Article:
Device Type: Switch/Pushbutton
Any pin can be defined as a switch.
You can define a switch as:
Mouse button (including double-click)
Each switch input has a primary assignment and a secondary assignment (optional).
Both the primary and secondary assignmets can be used in key action settings and the secondary assignment is also activated in place of primary when a "U-HID Shift" key is held down.
You can assign a different action for the event when the switch is closed (ie grounded) and for when the switch is opened.
The two possible keycodes (or buttons) coupled with the way in which you define closed/open events gives a mass of flexibility in the types of control you can connect without using any external circuitry.
The keycode which is sent when you activate the switch is defined using the U-Config utility. You can assign any connection to send any keypress.
Switches can also be assigned as game controller buttons, which are numbered 0-32 (32 is a Windows limitation).
Mouse button selections available are left, right, middle or left double-click.
Simple keyboard-type button (Normally Open):For this you would set the “down” action to be the required keycode and “up” action to be “Clear”.
Simple keyboard-type button (Normally Closed):Set “down” action to be “clear” and Up action to be the required keycode.
Toggle switch with integral LED:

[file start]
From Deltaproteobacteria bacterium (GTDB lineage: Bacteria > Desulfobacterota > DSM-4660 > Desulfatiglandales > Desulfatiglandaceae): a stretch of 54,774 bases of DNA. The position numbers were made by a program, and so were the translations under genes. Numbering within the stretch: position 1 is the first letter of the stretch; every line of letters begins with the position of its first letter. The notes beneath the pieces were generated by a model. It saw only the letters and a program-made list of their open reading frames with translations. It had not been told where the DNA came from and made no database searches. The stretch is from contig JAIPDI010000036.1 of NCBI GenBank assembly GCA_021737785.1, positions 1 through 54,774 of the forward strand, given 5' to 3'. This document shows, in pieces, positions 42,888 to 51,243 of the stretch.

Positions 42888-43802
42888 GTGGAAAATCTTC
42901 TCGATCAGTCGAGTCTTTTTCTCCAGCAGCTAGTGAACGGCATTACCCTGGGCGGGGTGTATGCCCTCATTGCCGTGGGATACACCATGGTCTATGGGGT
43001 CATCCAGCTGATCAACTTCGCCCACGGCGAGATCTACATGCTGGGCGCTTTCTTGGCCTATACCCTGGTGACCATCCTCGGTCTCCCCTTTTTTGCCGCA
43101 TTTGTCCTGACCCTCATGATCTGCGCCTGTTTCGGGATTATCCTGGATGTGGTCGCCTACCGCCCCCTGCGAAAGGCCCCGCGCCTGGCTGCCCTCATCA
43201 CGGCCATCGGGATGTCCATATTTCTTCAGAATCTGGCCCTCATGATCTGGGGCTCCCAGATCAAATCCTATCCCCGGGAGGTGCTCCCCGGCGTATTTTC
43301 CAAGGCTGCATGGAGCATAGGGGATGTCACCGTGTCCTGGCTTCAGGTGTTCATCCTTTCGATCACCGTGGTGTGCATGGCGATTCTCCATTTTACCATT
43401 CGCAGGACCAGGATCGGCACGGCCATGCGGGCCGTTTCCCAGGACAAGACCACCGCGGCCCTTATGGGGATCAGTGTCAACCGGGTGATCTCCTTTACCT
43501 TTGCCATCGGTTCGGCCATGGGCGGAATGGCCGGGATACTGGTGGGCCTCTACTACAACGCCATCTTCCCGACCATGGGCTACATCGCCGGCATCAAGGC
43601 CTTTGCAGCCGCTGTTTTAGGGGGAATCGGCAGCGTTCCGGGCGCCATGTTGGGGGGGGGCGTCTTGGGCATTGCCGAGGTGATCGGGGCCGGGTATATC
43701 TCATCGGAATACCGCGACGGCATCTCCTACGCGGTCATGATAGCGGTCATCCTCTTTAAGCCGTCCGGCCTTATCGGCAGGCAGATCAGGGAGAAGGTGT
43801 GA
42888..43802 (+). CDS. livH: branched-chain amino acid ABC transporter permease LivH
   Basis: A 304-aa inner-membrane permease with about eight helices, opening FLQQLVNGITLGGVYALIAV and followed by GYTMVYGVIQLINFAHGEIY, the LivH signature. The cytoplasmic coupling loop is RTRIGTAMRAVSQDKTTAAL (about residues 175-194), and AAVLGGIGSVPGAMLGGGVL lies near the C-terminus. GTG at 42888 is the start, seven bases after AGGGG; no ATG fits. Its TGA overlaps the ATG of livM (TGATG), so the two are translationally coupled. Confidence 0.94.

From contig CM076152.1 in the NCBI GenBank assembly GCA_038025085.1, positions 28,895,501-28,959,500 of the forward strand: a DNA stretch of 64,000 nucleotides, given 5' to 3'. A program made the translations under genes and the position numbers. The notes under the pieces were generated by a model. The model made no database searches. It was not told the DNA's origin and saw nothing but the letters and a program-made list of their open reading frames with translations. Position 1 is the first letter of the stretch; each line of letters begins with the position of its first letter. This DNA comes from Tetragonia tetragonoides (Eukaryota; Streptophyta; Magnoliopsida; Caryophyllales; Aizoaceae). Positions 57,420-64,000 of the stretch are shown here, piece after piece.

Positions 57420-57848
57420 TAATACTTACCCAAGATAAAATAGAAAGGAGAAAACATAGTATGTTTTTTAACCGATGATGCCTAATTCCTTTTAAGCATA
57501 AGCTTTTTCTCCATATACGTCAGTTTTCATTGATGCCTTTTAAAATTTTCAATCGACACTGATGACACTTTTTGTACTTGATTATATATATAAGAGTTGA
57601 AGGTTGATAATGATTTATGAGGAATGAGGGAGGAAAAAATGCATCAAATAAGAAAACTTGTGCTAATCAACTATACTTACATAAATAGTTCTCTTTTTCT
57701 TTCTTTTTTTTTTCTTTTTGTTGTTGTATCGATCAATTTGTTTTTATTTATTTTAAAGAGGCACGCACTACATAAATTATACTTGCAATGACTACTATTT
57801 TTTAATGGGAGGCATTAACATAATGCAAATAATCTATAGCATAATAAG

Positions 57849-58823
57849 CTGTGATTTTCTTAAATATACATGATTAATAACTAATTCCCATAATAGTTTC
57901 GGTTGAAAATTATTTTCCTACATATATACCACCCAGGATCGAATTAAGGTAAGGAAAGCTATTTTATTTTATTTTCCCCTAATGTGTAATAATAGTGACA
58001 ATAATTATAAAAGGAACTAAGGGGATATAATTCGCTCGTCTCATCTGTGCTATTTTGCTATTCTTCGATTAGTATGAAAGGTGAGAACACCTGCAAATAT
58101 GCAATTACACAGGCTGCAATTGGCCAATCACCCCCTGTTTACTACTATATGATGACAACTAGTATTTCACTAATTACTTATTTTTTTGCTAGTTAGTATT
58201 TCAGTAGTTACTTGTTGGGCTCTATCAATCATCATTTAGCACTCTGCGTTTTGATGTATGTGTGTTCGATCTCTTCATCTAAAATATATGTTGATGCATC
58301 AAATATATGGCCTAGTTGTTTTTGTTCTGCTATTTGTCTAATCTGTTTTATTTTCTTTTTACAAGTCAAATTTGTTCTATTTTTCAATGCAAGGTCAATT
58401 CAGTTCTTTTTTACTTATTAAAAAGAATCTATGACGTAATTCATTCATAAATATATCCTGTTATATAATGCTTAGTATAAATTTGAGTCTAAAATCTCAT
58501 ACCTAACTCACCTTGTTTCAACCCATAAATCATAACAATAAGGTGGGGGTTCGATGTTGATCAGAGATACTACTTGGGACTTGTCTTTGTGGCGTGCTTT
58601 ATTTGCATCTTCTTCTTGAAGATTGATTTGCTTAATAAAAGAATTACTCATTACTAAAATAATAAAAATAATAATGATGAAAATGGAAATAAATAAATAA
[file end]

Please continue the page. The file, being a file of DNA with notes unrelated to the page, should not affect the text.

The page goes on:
This type of switch sends a 5 volt signal when closed, and ground when open. Let’s say you want to turn on a control when you switch “on” the toggle but you don’t want to generate masses of key-presses which the toggle is still down. You can send one key-press only, by configuring:“down” action to be “clear” and “up” action to be “pulse” and the required keycode. Setting it up this way means the internal LED in the switch will function properly with no external circuitry to control it.
Usually you would use normally-open switches or pushbuttons (although the U-HID does support normally-closed)
One connection of each switch would be connected to the required U-HID input pin. The other to any ground pin. So, if many switches are used on a control panel, all of them have one connection which is "daisy-chained" to each other and routed back to a ground pin. We supply a pre-made "daisy-chain" wiring harness which can be used for this purpose.
Connectors J1, J2 and J3 have ESD static discharge protection. These 24 pins should be used in preference over the others when connecting switches. ESD can be a problem in warm dry environments and can cause false triggering or even damage.
Some switches have special connectivity or an in-built LED which mean you need to connect in a different way to the U-HID. The principle is always that the U-HID pin is assumed to be sitting at a voltage of 5 volts when not activated and zero when activated (but note that you can reverse the behaviour the PC sees using the config utility). If the circuit is "open" (ie a normally-closed switch is not activated) then it will sit at 5 volts.
Switches which have in-built self-powered LEDs will have a connection which sits either at zero or supply voltage. These switches would require a constant 5 volt supply to one terminal, a ground on another terminal, and the switched voltage appears on a third. The switched voltage is connected to the U-HID input pin. These switches actively tie the pin to 5 volts (supply) or ground. This is fine for the U-HID.
Important! Never connect any device to the U-HID which sends more than 5 volts otherwise damage could occur!
Switches defined as keyboard keys can be tested using Notepad or any program which displays text.
Gamepad buttons can be tested using Control Panel, Game Controllers. The display is shown below: